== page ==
The European Export Support as a Strategic Challenge and a Precondition for the EU Economic Growth
Journal of World Economic Research
Volume 3, Issue 6, December 2014, Pages: 65-71
Received: Oct. 23, 2014;
Accepted: Oct. 31, 2014;
Published: Nov. 17, 2014
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Arnošt Böhm, Technical University of Liberec, Liberec, Czech Republic
Iva Šírová, Technical University of Liberec, Liberec, Czech Republic
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The European Union lost its priority status within the global economy, both in terms of exports growth rate and also its share in the global exports. And it just happened in a situation when the growth of economic involvement of individual countries or groups of countries is not only considered as an important indicator, but also a factor of economic growth. At the same time the global risk rate of human society development is increasing. Recently the EU went through some institutional changes, as the economic and financial crisis fades away, including the establishment of the new European Commission as well as the effort towards the change of its economic policy. However the Multiannual Financial Framework, the EU budget, was compiled back in 2012, i.e. in the period with only few minor signs of economic recovery. The structure of this EU budget for the period 2014-2020 is therefore tailored to the structure applied in the past budgeting periods. Therefore the budget neither is nor it can become a framework for the offensive EU economic policy. One of the reasons is that it counts with spending money for dealing with past rather than the future issues. The European Commission is well aware of the strategic importance of international trade and its support for future EU competitiveness and therefore it creates - on a long-term basis - preconditions for opening new markets. The problem is utilization of such newly created space in a situation where the vast majority of the "new" markets suffer from unusual economic and political risks. The state support for exports, implemented through state budgets, may often lead to unwillingness of business entities to get involved in risky projects in these unknown and unfamiliar territories, thus waiving the opportunities given by EU. One of the potential solutions for this limitation could be the introduction of an institutional base at the EU level, to provide a complex assistance and support for exports from member countries, especially those less developed, particularly in the financial sector and also in the sector of economic information.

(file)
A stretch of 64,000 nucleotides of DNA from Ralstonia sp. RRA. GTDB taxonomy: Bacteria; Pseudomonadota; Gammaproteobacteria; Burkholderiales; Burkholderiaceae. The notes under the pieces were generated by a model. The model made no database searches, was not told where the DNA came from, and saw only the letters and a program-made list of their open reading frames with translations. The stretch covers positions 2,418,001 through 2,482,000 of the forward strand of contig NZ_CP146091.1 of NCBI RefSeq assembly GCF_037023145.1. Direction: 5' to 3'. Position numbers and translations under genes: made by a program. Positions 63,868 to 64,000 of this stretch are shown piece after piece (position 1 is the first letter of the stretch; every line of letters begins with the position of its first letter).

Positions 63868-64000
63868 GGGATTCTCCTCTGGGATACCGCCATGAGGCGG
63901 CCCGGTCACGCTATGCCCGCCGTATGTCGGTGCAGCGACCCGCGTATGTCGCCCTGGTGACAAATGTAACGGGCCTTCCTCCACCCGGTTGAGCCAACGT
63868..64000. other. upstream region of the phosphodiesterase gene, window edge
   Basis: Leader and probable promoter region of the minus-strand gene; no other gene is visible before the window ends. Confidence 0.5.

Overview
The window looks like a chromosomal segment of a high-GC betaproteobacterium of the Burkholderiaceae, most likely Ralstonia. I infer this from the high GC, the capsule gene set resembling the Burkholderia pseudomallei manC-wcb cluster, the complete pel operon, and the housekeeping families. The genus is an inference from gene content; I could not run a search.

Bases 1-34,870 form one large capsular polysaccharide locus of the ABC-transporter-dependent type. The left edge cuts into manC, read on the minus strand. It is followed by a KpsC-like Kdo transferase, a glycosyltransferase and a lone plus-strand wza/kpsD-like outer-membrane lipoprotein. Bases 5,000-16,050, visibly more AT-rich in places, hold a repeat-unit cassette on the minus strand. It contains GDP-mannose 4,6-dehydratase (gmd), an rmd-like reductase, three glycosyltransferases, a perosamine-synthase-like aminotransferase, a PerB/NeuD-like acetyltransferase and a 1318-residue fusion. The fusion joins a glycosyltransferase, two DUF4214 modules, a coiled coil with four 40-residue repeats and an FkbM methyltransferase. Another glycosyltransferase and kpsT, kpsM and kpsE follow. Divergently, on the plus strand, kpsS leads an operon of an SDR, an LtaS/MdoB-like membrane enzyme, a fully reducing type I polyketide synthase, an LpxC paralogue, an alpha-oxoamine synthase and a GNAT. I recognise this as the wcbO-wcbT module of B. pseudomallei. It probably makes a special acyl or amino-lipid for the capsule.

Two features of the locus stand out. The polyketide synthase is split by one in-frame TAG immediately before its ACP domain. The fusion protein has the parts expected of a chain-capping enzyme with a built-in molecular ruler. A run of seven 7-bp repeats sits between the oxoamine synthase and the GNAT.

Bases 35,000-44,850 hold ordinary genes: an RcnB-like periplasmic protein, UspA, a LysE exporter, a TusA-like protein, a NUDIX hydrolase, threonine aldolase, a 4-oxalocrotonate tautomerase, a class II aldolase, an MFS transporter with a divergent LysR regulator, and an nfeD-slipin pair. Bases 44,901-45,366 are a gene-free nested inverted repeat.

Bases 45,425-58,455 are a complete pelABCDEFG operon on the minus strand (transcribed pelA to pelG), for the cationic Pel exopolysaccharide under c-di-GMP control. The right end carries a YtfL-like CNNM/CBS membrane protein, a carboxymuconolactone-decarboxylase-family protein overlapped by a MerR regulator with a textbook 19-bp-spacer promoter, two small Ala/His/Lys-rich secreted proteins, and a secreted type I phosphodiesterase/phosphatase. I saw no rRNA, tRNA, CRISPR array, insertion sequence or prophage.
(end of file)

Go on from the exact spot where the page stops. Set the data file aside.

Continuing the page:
Multiannual Financial Framework, Export Support, Cohesion, Country and Global Risks, Preferential Treatment, New Markets
To cite this article
The European Export Support as a Strategic Challenge and a Precondition for the EU Economic Growth, Journal of World Economic Research.
Vol. 3, No. 6,
2014, pp. 65-71.
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